Sunday, September 30, 2012

Race, a cartoon, and a missed conversation

It’s probably smart to begin with a disclaimer: We need to talk more about race. We need to talk about its role in the education we provide, the health care we offer, the jobs that still can be elusive to blacks. Whether you want to see it or not, race still finds it way into lending and housing and the administering of justice. It’s real. We need to talk more about it.

Or maybe we just need to do a much better job of it.

This week, Observer cartoonist Kevin Siers decided to poke his pen at the NFL’s Carolina Panthers. The team and quarterback Cam Newton have been playing below expectations, and there’s been some murmuring about Newton performing his standard touchdown dance – pretending to pull his jersey apart to reveal Superman’s “S” – when trailing badly in the Panthers’ most recent game.

So Siers did a cartoon mashup of sorts: A player with “Panthers” on the front of his helmet pulls his jersey apart to reveal the decidedly less fierce Hello Kitty. A plus B equals a clever C.

Some fans didn’t like the joke. They complained about criticizing a second-year quarterback so harshly, especially one who’s brought the buzz back to Bank of America Stadium. Fair enough.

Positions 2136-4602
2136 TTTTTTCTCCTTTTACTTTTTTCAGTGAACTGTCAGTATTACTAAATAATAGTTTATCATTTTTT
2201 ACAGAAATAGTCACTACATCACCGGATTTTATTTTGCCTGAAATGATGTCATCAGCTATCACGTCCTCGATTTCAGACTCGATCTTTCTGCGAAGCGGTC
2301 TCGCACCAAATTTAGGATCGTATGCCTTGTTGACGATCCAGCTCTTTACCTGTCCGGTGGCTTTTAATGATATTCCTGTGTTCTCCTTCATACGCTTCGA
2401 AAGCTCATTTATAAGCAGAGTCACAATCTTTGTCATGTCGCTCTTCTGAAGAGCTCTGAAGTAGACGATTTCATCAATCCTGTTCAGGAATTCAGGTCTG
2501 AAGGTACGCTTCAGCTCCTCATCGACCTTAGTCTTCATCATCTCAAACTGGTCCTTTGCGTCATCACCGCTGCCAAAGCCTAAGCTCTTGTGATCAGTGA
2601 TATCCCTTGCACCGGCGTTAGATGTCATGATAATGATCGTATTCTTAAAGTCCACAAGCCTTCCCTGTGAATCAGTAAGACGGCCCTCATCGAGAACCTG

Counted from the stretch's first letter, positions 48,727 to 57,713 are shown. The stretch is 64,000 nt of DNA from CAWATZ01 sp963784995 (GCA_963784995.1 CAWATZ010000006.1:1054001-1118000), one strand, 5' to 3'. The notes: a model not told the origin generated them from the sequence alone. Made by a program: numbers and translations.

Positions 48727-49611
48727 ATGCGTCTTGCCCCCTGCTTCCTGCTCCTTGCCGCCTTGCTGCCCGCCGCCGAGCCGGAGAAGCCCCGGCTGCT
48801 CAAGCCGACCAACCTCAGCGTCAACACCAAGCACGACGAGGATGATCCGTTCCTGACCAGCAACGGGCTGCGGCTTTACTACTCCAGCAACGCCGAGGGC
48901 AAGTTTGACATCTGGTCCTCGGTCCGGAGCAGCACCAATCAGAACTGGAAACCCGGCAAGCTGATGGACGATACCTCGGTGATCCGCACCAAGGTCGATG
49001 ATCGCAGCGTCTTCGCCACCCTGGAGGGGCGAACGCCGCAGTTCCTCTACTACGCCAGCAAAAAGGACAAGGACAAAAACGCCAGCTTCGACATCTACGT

Then, on Thursday morning, ESPN personality Stephen A. Smith took it a step further on air. He noted, somberly, that Cam Newton is black. He pointed out, helpfully, that the Charlotte Observer is in the South. “It makes me uncomfortable,” he said, arranging the letters together without actually saying what they spelled. Let’s do it for him: Racism.

We should note that Smith, along with others who subsequently said the cartoon was racist, didn’t say the drawing itself contained racist cues. The problem was the criticism of Newton, a black man, by an editorial page in the South. A plus B equals an ugly C.

The response was predictable – complaints about blacks seeing racism in everything, followed by complaints of intentional white blindness to race. It’s where these conversations end up – with each side pointing to the other as evidence of their rightness and fuel for their outrage.

Then there are the others, the ones who know we need to talk honestly about race. Especially now. Especially in cities like Charlotte that find themselves resegregating in schools and neighborhoods. They know that our differences, which once brought such collective promise, seem poised again to pull us further apart.